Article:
The flight from Bariloche to Buenos Aires was a bit late leaving and we didn’t arrive until 2.30 am. There were massive queues for taxis at that time and I had to be at the international airport by 10ish to check in for my Iberia flight to London and I didn’t fancy waiting an hour for a remise or a taxi.

So we reckoned we would walk home, or at least try to flag a taxi en route. We walked for about 15 minutes into increasingly less pleasant areas and finally managed to flag down a taxi (I think no taxis would stop because it was a rough area). This guy did and I gave him a big tip when we reached Michael’s apartment! The taxi was also much cheaper than a remise! We got there about 3.30, in plenty of time for the flight!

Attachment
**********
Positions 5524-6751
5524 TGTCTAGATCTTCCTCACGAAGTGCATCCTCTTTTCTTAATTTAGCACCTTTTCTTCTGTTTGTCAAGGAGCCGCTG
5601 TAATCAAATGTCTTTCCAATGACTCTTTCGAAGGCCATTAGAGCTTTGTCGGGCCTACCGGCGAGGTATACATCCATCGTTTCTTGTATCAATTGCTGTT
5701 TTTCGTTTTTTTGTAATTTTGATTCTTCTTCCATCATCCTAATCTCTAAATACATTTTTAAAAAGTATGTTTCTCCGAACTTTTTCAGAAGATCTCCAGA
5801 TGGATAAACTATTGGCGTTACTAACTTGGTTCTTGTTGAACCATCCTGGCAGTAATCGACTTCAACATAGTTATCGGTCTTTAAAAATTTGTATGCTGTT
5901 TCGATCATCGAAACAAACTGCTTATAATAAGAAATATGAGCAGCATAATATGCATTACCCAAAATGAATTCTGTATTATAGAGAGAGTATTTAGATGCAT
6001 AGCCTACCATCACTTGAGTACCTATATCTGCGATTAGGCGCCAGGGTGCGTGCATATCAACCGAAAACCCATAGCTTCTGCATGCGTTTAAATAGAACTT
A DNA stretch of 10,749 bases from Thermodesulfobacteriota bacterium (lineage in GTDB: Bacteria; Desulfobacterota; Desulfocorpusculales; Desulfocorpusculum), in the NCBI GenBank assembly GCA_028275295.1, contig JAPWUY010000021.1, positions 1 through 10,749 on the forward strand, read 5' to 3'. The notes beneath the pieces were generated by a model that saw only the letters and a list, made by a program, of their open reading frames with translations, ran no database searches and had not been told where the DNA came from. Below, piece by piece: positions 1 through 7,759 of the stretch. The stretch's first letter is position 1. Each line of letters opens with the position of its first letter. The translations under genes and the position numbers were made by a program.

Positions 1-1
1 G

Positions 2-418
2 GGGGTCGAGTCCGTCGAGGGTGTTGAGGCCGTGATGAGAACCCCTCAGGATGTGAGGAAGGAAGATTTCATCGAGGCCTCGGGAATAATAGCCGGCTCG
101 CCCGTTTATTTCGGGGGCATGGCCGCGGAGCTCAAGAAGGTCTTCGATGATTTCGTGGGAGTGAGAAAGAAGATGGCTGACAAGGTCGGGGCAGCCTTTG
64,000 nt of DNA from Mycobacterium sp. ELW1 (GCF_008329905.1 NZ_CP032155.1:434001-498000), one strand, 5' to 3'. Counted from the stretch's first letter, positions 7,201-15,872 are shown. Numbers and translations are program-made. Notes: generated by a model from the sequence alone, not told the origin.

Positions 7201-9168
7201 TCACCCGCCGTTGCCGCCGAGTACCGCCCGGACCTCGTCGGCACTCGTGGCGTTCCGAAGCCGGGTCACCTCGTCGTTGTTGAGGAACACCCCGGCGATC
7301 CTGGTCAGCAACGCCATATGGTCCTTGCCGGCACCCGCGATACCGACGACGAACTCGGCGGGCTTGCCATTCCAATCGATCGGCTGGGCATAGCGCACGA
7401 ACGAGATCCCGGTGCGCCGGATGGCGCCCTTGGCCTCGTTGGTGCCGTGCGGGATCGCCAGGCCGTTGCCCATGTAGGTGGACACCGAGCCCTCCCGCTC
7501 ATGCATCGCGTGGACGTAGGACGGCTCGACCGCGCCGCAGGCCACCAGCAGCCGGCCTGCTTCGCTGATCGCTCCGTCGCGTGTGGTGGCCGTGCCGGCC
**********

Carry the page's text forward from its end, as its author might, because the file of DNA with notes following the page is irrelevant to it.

We gave Jeanette a jar of rosa mosqueta, which she was pleased with and had a nice breakfast then Michael took me out to the airport and saw me off, which was sad. He has another seven weeks in South America. I bough two boxes of 24 alfajores in duty free: they’re really heavy! The bag scanner at Madrid though the bag had liquid in because it was so heavy.

A lovely trip: you can view the complete Argentinian Photoset and also see this as a map view.